SEOUL—As the South Korean and U.S. militaries began a second phase of their annual joint winter exercises Monday, North Korea cut off a phone hotline to the South and repeated its threat to nullify the Korean War armistice.
Seoul said the North was conducting its own military drills, but the activity didn't suggest an imminent threat.
"There has been no unusual movement spotted in North Korea," a spokesman for the Joint Chiefs of Staff said in late afternoon. "It has been quiet so far."
Following a week of aggressive rhetoric from North Korea, its main newspaper, Rodong Sinmun, reported Monday that the 1953 armistice suspending the Korean War had been "declared invalid." Pyongyang routinely portrays the annual military drills in the South as a prelude to an invasion of the North, and declares that it will retaliate mercilessly for any violation of its territory. But this latest round of threats is higher-pitched, reflecting that Pyongyang is also bristling over sanctions imposed by the United Nations for its Feb. 12 nuclear test.
Now, it strikes me that Kim feels backed into a corner, and to be sure, this could make him pretty dangerous. After all, China not only voted for the UN sanctions, it helped write them so as to mitigate their severity as best they could. They can't be particularly happy with either the US or North Korea right now.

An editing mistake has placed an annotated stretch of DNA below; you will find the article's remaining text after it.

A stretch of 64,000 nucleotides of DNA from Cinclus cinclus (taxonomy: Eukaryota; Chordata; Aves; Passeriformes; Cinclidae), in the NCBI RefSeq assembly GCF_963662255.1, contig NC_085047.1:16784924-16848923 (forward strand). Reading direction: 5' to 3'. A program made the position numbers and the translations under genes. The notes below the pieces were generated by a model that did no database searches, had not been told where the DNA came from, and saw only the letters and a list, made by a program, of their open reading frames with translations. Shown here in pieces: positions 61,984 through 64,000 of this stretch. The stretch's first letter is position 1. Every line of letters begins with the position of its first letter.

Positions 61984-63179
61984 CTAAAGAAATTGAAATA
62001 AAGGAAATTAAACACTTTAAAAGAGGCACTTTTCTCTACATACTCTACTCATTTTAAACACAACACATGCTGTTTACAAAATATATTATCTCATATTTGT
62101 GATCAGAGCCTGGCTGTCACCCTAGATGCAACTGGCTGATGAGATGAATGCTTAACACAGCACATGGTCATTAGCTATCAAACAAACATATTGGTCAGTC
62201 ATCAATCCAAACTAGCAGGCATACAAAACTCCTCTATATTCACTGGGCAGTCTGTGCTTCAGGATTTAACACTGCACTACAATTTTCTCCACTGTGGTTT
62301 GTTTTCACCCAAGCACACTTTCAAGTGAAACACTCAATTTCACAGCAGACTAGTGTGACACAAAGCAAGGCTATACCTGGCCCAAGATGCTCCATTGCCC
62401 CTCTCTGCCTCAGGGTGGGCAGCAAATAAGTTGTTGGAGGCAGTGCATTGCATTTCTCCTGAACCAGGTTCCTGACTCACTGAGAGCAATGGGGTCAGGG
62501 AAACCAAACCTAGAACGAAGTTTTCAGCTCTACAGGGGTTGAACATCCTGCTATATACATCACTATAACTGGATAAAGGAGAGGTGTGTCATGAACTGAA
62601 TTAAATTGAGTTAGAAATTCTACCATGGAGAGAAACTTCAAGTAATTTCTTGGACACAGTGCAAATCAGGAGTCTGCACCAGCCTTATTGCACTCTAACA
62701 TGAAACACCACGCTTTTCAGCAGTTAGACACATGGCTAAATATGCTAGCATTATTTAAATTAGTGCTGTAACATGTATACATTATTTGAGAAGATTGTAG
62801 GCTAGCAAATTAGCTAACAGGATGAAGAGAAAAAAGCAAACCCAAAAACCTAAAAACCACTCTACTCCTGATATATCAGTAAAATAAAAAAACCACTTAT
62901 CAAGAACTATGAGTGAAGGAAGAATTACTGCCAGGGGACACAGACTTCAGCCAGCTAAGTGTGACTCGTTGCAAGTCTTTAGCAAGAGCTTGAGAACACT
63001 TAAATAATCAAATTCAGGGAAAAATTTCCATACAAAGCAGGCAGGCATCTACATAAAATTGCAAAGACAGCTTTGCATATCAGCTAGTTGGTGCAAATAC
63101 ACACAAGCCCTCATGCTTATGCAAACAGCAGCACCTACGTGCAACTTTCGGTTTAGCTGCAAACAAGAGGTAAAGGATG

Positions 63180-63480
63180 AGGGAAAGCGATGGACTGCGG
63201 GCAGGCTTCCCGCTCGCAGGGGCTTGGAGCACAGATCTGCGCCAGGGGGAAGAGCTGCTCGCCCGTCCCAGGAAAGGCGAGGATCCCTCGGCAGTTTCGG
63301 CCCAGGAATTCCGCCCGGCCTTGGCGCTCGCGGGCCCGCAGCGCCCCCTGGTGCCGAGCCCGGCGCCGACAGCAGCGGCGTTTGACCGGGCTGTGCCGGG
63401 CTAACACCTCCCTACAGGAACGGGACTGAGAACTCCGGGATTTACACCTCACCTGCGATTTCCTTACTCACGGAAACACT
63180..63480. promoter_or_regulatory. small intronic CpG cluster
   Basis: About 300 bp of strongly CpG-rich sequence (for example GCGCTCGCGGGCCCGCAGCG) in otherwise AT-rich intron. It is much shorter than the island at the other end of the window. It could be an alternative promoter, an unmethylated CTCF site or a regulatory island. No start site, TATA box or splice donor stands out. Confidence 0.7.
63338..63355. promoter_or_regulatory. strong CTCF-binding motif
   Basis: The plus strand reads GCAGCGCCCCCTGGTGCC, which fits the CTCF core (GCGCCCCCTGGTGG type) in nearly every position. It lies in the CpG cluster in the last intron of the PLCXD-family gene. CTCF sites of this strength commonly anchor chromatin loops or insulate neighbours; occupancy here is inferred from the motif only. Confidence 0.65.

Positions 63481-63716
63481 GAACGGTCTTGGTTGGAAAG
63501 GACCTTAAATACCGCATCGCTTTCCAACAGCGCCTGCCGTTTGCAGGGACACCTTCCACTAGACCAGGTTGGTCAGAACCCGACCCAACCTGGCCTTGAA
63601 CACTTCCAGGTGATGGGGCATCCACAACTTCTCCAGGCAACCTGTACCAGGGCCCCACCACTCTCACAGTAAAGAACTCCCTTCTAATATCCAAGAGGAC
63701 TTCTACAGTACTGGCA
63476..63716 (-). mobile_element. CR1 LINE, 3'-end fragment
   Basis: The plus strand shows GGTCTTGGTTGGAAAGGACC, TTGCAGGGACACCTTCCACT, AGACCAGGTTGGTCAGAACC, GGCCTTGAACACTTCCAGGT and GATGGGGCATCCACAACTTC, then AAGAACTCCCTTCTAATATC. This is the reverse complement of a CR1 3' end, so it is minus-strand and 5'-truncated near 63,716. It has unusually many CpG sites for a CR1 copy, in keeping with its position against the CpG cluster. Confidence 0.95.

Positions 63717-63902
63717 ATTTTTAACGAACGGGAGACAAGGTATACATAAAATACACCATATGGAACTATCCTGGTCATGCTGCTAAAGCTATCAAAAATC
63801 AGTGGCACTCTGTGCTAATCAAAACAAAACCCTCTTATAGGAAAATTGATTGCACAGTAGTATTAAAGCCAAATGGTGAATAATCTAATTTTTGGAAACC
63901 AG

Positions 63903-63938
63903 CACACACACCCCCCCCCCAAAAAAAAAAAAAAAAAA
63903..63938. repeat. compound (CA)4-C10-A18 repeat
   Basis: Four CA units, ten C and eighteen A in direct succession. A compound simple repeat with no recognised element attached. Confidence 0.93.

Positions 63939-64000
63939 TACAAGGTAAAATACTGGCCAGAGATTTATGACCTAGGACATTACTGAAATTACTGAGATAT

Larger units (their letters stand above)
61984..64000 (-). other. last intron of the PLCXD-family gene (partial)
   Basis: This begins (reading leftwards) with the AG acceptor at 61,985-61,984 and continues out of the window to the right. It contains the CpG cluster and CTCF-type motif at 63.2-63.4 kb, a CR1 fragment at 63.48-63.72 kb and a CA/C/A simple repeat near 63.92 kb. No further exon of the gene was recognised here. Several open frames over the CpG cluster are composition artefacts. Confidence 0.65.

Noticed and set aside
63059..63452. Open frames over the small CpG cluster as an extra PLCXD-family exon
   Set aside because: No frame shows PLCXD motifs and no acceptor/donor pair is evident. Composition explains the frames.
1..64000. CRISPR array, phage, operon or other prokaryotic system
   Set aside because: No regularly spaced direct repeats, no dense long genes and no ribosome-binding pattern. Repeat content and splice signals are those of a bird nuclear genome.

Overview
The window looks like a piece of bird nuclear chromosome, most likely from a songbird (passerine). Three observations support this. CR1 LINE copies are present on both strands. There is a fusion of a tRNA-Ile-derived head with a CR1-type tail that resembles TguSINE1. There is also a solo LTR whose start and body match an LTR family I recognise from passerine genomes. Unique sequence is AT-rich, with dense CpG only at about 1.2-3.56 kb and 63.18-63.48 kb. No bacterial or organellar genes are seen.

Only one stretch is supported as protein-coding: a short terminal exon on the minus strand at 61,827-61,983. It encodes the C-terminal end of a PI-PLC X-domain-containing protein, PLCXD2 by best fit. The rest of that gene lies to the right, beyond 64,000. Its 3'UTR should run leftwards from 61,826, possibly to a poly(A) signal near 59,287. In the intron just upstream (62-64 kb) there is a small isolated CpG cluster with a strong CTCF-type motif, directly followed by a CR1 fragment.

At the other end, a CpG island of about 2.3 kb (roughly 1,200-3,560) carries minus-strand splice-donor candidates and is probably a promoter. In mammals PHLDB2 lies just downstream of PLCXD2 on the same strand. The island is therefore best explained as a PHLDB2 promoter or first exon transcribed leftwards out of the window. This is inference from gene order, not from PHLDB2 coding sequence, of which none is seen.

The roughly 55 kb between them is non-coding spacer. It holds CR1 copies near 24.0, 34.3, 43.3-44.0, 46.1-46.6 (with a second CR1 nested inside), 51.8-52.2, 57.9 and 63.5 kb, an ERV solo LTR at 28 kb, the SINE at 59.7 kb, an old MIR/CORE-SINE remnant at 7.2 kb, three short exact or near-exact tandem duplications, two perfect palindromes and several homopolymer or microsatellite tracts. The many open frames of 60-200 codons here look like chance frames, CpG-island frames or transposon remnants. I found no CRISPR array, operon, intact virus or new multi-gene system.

Included in those sanctions, however, were aircraft and shipping inspections, as well as a ban on trade with North Korea. This last in particular -- while China as Pyong Yang's biggest trade partner by far will likely ignore -- had to sting a lot.
But ratcheting up war talk does not seem to be the response one would expect from anyone except perhaps a megalomaniac who believes what he sees in the mirror, and surely China has to grab hold of his leash and yank hard. They seem reluctant to do that (much like America in the past has been reluctant to tug Israel's chain.)
Kim could inflict major damage on South Korea, to be sure, and disrupt the global economy. He could also attack Japan, and the US Minor Territories in the South Pacific, if he chose to. Any trade partners he has in Southeast Asia are small potatoes compared to China.
And South Korea, of course. Yes. You read that correctly. Roughly one-fifth of the North's trade is with the South.
So it doesn't seem likely that suddenly an alliance will form behind Kim and he has to know this. That doesn't mean he won't go full metal jacket, however.